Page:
Barclays bank will next week announce the sale of its African business, Absa, according to a report in the Financial Times.
The group currently holds a 62.3% stake in the African group which serves as its foothold onto the continent. Citing people familiar with the matter, FT reported that the group nolonger sees Barclays Africa – known locally as Absa – as core to its strategy.
The Wall Street Journal, first reported that Barclays aimed to sell in Africa. Absa, the paper said, has struggled in recent years, while the weaker rand is also a point for concern, as is the state of the local economy.
“Barclays does not own all of the equity, but it owns 100% of the risk if something goes wrong,” FT cited a source as saying.
Barclay’s stake is worth R78 billion (£3.5 billion) at current market prices. Investment bankers say there are no obvious strategic buyers at this stage, the FT said.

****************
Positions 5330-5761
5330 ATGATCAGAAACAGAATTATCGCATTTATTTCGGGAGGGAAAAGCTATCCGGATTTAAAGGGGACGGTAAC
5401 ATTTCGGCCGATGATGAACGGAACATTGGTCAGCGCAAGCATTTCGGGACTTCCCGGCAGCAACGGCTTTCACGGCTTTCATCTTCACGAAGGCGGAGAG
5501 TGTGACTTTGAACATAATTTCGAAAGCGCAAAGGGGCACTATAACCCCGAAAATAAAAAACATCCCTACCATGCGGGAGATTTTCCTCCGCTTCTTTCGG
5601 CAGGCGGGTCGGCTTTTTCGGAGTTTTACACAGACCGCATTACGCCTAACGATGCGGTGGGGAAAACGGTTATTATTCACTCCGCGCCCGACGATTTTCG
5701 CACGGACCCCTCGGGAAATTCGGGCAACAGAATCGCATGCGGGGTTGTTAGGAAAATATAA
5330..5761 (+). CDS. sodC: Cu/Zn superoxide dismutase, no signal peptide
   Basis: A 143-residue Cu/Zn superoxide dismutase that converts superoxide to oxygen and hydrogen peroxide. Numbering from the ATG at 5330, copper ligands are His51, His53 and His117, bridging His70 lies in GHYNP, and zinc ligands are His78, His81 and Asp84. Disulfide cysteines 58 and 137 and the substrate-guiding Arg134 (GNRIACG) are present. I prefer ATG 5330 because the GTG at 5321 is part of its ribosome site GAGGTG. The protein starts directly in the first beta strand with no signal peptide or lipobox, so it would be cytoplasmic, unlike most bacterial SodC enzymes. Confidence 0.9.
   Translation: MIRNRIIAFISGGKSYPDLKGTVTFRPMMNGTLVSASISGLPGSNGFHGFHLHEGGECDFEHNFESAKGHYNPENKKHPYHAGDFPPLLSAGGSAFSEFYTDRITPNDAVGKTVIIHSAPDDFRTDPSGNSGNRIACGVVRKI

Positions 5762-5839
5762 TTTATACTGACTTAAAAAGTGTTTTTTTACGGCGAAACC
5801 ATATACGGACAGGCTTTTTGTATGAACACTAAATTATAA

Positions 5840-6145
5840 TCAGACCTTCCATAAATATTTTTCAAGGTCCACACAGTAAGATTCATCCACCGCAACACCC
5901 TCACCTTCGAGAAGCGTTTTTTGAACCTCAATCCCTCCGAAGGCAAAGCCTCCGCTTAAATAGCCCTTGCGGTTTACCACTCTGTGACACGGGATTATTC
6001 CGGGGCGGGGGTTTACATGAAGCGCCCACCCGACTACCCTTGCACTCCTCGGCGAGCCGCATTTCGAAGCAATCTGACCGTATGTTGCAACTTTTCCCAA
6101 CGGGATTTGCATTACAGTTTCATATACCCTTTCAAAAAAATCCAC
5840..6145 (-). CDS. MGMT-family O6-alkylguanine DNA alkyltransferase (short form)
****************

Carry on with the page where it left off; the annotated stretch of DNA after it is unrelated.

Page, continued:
“While we expect the process of selling Barclays Africa Group to prove more difficult than the market currently expects . . . a wholesale exit from Africa would seem to make sense,” Joseph Dickerson, banks analyst at Jefferies, said in a note.
Absa is one of the largest banks in Africa with 45,000 employees and 1,267 branches across 12 countries, including Kenya, Ghana, Tanzania, Mozambique, and Uganda.
State-owned investment group, the Public Investment Corporation (PIC) said in January that it would be keen to increase its stake in Barclays Africa, should Barclays sell off some of its holdings.
According to a report from BDLive, PIC CEO Daniel Matjila expressed interest in a such a deal speaking to the publication at Davos.
He said it would be “an opportunity to reclaim what we sold”, and that the PIC “would be keen to participate” in a deal if it was put on the table.
In January, the ANC Youth League blamed Absa for the rand weakness, saying that Barclays itself is behind the crash.
The political group said that Barclays has been “excessively and aggressively” selling the local currency for the past few months.
They accused the finance house of ditching South Africa in favour of boosting the economies of their home countries.